Panel discussion on alternative ways of mapping the city. This panel discussion is part of a one-day conference titled Radical Cartography Now: Digital, Artistic and Social Justice Approaches to Mapping. The entire conference is free and open to the public, but registration is required.
Counter-mapping Providence (and Tulsa)
Divide & Conquer: Are the Neighborhood Map Distinctions Creating Silos & Competition between our Neighbors? Presenter: Dwayne Keys, Chairperson, South Providence Neighborhood Association
Place Based Mapping and Cultural Preservation. Presenter: Marta Martinez, Executive Director, RI Latino Arts
Corridor Communities. Pegah Rahmanian, Director of the Unity Center, Rhode Island College
Vacant Providence. Presenter: Aaron Forrest, Associate Professor, RISD Architecture and Principal, Ultramoderne
Format: each presentation will run 15 minutes; the presentations will be followed by 20 minutes for audience questions and discussion. Speaker introductions and moderator: Marisa Angell Brown, Assistant Professor of Programs, John Nicholas Brown Center for Public Humanities and Cultural Heritage, Brown University.
About the Speakers
Dwayne Keys has spent over 15 years advocating on behalf of historically excluded and disadvantaged communities. Dwayne serves as Chairperson of the South Providence Neighborhood Association (SPNA), leading efforts to provide public forums where all South Providence residents may have direct input in the urban planning decisions that shape the future of the neighborhood. He also ran for State Representative in the RI General Assembly in 2018. In addition to his advocacy and volunteer work, Dwayne is a full-time Financial Coach with Compass Working Capital, a non-profit organization dedicated to providing financial coaching and education to families and low-incomes residents to help them build assets and financial capabilities. With over 15 years of experience working in banking and financial services before joining Compass, Dwayne still participates in various personal finance programs amd economic prosperity events geared to eliminating poverty.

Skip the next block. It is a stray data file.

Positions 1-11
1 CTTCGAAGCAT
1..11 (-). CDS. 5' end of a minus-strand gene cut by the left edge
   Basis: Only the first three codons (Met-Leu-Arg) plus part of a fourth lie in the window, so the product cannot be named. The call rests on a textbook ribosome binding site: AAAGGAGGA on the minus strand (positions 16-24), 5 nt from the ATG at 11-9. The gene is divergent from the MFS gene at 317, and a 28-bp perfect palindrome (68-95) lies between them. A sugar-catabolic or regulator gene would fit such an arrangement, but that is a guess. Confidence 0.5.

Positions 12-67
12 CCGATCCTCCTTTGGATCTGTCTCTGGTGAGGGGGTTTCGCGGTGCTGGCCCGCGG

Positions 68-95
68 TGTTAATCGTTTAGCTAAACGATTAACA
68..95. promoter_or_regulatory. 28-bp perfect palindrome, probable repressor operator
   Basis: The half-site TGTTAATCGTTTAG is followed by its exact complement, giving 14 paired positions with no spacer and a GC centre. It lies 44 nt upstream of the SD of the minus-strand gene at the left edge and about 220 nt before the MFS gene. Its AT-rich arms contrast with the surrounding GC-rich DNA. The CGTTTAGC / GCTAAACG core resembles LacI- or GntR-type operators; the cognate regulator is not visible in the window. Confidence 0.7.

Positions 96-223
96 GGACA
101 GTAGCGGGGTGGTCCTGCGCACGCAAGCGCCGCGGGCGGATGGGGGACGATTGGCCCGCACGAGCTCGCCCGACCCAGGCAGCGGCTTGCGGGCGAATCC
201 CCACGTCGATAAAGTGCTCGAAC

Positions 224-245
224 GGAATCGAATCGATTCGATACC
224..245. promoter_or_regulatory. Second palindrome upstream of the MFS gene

Marta Martinez founded the Hispanic Heritage Committee of RI (HHCRI) in 1988 and served as the Chair until 2013, when she was hired as Executive Director of the organization (now Rhode Island Latino Arts). In August 2014, Marta published a book entitled Latino History of RI: Nuestras Raíces, based on her work with the Latino Oral History Project of RI. In 2004-2005, she was Coordinator/Developer of Coming to Rhode Island – Dominican Gallery, an exhibition featuring Fefa's Market based on the history of Dominicans in Rhode Island at The Providence Children’s Museum in Providence. In 2003-2004, she was also Coordinator/Co-Curator of Conexiones a Traves del Tiempo, an exhibition on Latino history of Rhode Island in the gallery of The Rhode Island Foundation. She continues to promote the importance of collecting history as a way to enhance self pride and a sense of place by offering workshops to young people on the art of collecting oral histories, pairing them with elders and individuals who have a story to tell. Currently, in collaboration with the Providence Preservation Society, Marta is working on a project funded by the National Trust, “Exploring Places of Significance to Rhode Island’s Latino Communities.”
Aaron Forrest is Associate Professor of Architecture at Rhode Island School of Design, as well as principal of Ultramoderne, an architecture design and research practice based in Providence, RI, which he leads with his partner, Yasmin Vobis. Prior to RISD, Aaron taught studios at the University of Pennsylvania and Princeton University. He has extensive professional experience, having practiced in New York with Bernheimer Architecture and Guy Nordenson and Associates Structural Engineers, and in Madrid with Ábalos & Herreros Arquitectos.